This is not a book designed to be read. It is, rather, a program of self-study and self-actualization. That is its greatest strength, but may also point to a potential problem with its conception. It may also indicate that this brief response can only be partial, since in what follows I'm only going to address the basic conception of the book. I've read it, but haven't seriously attempted to put it into practice in my own life.
Most self-help books are predicated on the assumption that we know, basically, what we want, and just need some good advice to get there. It is assumed, further, that what we want is basically okay, that who we are is alright and we should just "be ourselves." The core message of philosophy since at least Socrates, by contrast, is that getting clear about who one is and what is real and what we ought to work towards are the hardest tasks, tasks for a lifetime. We can't assume that we know who we are or that what we think we want to begin with is legitimate.
The notion of authenticity is an ambiguous one, that splits the difference between the naive self-help attitude that I'm more or less okay as I am and the more rigorous philosophical attitude that only the self won through self study is valid, only the examined life is worth living. The real merit of "Steps of Essence" is that it aims to lead the reader on the path of self-scrutiny, away from the automatic valorization of values inherited from others and from society and the media, and towards the discovery and actualization of values that are authentically one's own.
The book outlines two basic stages towards authentic living: the inward process of self-discovery and the outward process of self-actualization. Importantly, the author makes clear that this does not mean that first one should figure out who one is and only then begin to actualize oneself. These two stages, or "acts," are interconnected, since one can only fully realize oneself in action. The author draws upon classical and contemporary philosophy, most notably the work of Heidegger, as well as psychology and the work of cultural theorists such as Joseph Campbell. One thing that turned me off slightly was some of the jargon, some drawn from Campbell's approach to the hero's quest but some from the author's original coinage - such as the capitalization of ACT as an acronym where "A" stands for the idea of finding an Appropriate way, and for Acceptance, and so on, and "C" stands for ... you get the picture. On the other hand, a strength of the book is the focus on language, and the way that words carry rich layers of meaning, and that attending to these strands of significance in the words we employ can help us to reorient our self-understandings and our sense of the world.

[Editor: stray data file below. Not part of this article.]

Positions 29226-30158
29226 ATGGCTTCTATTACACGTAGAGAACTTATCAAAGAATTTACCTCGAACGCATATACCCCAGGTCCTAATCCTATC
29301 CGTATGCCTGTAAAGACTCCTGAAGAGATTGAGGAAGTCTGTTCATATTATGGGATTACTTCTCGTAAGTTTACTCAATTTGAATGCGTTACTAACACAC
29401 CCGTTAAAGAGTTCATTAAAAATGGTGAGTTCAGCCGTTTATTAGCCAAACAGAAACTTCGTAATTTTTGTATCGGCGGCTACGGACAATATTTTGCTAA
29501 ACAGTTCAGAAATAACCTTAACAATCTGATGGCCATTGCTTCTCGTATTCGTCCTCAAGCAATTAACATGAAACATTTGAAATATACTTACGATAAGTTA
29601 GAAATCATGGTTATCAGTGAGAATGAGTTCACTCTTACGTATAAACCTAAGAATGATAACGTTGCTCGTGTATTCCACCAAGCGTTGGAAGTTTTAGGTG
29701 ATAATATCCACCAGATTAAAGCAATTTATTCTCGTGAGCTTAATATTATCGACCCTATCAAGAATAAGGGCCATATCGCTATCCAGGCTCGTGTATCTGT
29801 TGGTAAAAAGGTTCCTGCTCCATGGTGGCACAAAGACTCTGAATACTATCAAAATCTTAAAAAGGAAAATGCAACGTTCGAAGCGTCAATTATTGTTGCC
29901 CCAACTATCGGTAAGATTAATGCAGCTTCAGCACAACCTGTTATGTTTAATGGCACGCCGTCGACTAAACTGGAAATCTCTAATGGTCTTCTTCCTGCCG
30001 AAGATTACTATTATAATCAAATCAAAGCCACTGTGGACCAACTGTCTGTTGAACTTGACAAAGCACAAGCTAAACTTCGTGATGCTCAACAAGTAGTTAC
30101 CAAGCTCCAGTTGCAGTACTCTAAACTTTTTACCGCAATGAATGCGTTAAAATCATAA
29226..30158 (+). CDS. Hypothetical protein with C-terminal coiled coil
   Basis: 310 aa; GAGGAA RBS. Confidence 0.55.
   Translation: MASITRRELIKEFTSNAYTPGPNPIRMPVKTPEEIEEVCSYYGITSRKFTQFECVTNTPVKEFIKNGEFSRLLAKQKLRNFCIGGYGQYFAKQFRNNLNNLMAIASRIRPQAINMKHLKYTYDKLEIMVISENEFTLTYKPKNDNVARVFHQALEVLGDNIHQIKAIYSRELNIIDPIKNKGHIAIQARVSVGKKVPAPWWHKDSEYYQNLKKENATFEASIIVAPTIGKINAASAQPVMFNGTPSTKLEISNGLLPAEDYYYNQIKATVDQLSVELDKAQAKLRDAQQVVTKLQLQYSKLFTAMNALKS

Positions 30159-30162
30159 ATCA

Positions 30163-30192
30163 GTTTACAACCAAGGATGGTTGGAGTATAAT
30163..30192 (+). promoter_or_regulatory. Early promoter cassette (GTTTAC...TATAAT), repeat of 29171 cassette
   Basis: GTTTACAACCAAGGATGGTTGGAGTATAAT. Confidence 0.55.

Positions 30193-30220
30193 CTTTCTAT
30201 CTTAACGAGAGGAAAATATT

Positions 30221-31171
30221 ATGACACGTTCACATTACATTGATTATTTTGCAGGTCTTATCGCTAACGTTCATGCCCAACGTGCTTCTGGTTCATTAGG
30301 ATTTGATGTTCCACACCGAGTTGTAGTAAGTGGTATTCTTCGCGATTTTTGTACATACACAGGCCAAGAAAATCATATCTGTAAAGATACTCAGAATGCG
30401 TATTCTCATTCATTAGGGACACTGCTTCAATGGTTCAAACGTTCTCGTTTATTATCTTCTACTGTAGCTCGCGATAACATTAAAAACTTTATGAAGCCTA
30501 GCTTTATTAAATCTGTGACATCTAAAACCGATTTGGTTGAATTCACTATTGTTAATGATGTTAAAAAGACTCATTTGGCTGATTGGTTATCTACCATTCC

Overall, the book is designed as an impetus and guide to the quest for meaning, with the basic premise that finding your own authentic path is the path to good living. It is in this premise that I see a potential problem. Basically, it can be put like this: isn't it possible that finding out who I am and being true to myself could turn out to be a mistake? The 19th Century German philosopher Hegel identified the extreme position that "authenticity" is all that matters with what he called the "Beautiful Soul" - who is so convinced of his legitimacy that he fails to acknowledge the legitimate criticisms coming from others. I don't think this book advocates that extreme, and Porr certainly acknowledges the importance of others (what he calls "the council of the wise") to the personal quest for self-"ACTualization," but I think there may be a too easy identification in the book of authenticity (the modern, existential ideal) with the "Good life" (the ancient philosophical ideal, according to which self-knowledge was inseparable from the discovery of universal truths, applicable to all). In any case, this book strikes me as offering a number of rich resources for anyone who is ready to seriously undertake the task of self-study and self-actualization. Recommended.
Disclosure: this book was given to me, with the request that I review it honestly.